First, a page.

Talk to the smith about making sure the guns are processed properly. The bluing neutralization step is just as important as the bluing step.

Personally, I soak a new "green" blue job with CLP Breakfree.
Every few days I soak a fresh patch with CLP and GENTLY rub the metal down.
You'll notice some slight brown stains on the clean patch.
This is oxidized bluing.
As the metal is soaked and gently rubbed down, the finish will get brighter and shinier.

To get a "super blue" job some custom gunsmiths put a new "green" blue job in a tank of warm oil and soak and rub down for a week.
This brings out an even shinier finish.

August 26, 2007, 07:43 PM
Brownells used to sell a water-soluable oil to kill "bleed-out", which is the bluing salts trapped in crevices you cant reach (ex: the threads in a barreled action). When we would blue we would let the parts sit for a few days and address any bleed-out issues. Break free and a toothbrush was also our weapon of choice.

MOST shops these days use powered equipment to polish parts, since polishing is very time consuming to do. A 4-station powered polishing rig works pretty well, and you can have all four wheels rigged up with 240, 400, 500, and 555 wheels ready to go. I spent a lot of "quality" time in front of one.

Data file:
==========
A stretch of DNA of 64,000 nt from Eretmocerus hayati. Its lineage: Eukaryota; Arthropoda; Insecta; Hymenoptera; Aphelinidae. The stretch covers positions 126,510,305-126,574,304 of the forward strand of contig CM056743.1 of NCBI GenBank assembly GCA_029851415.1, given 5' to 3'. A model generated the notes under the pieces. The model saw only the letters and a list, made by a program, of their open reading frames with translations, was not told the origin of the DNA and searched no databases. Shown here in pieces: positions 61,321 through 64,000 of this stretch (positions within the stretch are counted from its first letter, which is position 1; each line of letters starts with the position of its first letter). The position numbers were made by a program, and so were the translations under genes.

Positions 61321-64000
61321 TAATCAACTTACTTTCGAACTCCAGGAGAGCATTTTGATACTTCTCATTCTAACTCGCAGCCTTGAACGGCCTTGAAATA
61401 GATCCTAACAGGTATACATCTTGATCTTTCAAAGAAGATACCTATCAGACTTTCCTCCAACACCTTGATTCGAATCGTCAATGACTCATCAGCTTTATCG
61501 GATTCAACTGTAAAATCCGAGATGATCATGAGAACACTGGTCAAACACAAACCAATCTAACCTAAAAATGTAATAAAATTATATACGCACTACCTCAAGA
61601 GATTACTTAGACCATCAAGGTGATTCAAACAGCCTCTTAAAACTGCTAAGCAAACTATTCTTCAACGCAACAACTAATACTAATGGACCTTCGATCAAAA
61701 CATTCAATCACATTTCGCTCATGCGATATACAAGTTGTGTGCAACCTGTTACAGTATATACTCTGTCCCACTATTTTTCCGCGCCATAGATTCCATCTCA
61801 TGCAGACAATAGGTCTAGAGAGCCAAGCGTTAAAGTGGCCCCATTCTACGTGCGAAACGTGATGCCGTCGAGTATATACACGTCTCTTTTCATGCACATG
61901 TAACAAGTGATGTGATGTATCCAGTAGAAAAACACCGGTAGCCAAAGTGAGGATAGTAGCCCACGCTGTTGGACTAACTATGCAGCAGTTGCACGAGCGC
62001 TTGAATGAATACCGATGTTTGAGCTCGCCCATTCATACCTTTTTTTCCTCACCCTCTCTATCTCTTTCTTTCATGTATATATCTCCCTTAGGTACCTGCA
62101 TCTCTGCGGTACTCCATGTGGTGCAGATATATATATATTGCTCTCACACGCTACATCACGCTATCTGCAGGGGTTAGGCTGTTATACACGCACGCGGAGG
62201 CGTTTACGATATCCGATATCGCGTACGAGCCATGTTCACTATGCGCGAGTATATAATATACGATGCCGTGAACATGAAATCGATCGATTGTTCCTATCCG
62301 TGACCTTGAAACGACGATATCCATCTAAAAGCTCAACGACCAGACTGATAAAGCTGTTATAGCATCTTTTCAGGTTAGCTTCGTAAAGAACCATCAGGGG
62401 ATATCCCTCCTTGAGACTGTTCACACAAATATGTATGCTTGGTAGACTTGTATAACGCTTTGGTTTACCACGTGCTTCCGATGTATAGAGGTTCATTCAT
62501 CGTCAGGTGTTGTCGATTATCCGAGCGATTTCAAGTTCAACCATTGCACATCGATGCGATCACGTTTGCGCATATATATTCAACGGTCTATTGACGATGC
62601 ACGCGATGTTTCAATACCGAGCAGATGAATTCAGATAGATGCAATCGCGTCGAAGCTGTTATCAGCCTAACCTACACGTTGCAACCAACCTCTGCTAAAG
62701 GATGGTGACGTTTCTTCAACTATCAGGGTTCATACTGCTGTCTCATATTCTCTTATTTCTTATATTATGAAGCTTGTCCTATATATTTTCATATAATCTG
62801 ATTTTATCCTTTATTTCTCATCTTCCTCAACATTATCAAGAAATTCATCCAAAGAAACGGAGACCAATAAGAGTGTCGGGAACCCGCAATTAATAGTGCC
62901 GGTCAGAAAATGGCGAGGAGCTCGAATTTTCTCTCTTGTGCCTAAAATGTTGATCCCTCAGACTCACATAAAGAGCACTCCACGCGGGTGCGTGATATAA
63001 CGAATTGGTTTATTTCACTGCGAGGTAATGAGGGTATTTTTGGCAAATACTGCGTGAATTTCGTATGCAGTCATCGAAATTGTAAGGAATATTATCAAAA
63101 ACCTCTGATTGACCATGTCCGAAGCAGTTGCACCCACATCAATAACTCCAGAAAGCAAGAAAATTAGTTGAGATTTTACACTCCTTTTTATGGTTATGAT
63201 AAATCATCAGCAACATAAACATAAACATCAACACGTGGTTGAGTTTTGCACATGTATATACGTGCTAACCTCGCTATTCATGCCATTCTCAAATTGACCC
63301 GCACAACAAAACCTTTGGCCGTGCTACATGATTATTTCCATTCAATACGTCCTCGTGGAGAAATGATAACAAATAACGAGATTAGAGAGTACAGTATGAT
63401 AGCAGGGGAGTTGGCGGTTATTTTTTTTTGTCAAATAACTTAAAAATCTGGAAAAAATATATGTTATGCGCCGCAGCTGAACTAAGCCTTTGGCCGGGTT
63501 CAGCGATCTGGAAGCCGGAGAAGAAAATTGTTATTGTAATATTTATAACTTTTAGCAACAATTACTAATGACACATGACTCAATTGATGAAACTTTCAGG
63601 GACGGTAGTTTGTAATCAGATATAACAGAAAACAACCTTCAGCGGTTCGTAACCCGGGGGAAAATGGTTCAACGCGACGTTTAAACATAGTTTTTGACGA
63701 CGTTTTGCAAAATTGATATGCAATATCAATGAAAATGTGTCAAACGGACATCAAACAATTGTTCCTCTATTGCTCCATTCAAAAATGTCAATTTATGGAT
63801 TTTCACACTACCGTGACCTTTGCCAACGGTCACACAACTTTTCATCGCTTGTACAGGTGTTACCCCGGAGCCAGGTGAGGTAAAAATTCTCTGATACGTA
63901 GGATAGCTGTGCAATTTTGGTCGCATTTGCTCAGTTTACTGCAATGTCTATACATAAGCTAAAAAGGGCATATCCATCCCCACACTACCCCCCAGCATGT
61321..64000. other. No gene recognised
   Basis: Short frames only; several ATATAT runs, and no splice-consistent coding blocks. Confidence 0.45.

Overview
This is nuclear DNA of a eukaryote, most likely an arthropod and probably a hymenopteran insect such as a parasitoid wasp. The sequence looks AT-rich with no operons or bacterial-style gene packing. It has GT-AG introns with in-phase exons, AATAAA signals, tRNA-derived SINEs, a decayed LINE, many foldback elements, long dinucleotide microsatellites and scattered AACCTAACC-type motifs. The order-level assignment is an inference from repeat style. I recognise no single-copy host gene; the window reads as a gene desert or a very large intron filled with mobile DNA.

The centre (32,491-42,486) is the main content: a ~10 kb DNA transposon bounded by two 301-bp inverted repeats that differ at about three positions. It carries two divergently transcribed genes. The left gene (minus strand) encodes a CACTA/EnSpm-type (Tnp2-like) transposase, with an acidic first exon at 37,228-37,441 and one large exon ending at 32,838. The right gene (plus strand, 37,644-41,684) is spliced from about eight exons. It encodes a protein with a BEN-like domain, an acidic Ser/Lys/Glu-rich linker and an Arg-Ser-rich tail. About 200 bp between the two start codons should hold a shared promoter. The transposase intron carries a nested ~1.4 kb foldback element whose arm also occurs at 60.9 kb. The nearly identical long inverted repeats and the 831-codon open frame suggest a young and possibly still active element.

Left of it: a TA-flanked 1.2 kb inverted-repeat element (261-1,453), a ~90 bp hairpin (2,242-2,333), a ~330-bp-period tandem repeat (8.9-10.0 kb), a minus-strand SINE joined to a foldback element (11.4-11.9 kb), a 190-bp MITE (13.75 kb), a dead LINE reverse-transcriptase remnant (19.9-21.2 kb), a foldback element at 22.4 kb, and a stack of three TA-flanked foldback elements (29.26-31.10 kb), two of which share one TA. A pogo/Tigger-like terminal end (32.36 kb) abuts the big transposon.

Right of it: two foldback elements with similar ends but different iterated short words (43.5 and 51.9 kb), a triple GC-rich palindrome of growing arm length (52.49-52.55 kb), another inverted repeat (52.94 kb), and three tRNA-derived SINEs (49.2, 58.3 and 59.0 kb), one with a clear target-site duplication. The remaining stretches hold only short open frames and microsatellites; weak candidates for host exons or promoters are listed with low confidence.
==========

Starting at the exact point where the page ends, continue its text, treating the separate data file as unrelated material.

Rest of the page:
Smith and Wesson estimates it takes 10-15 years to get a polisher up to speed. I did it nearly every day for four years, and I can tell you its hard to do well, even with the right gear. It really demands attention to detail.

If you want to really get picky about polishing, start looking closely at new or like new guns, and then look at someones sporterized Mauser that bubba did. Look down the length of the barrel with some light coming the other way- look for waves, and irregular patterns. Look down the flats on a Winchester '94 receiver for dished out screw holes. Look at the trigger guard on Auto-5's for pitting that someone didnt address since they couldnt figure out how to get in there. Polishing isnt so much about being "shiny" as it is the proper grit and straight lines.

Like anything else, you get what you pay for. Find someone who really knows what theyre doing, not just someone who CAN blue. I'd also ask to see examples of whats about to be picked up. Cheap bluing is like cheap body work on a car- not worth it.

James K
August 28, 2007, 10:56 AM
Most gunsmiths use soft polishing wheels which need very careful attention to prevent dishing. Factories use hard wheels, shaped to the part to be polished, often a couple of dozen different wheels just to polish one frame or receiver size.

Wheel polishing, done right, is entirely satisfactory for 90 percent of bluing jobs. But if a special treatment is wanted, or an original finish is to be matched, hand polishing gives the best results; the polishing grit can be varied to give different effects from a "hard" deep black to a "soft" blue, similar to rust blue.

One big mistake most gunsmiths make in trying to "restore" an original factory finish is to heed the books that talk about a "mirror finish" being a must. But factories (with few exceptions) didn't polish to a "mirror finish" for the simple reason that they didn't have time. So the gunsmith does the "mirror" bit; the result bears no resemblance to the factory finish, and neither the gunsmith or the customer can understand why.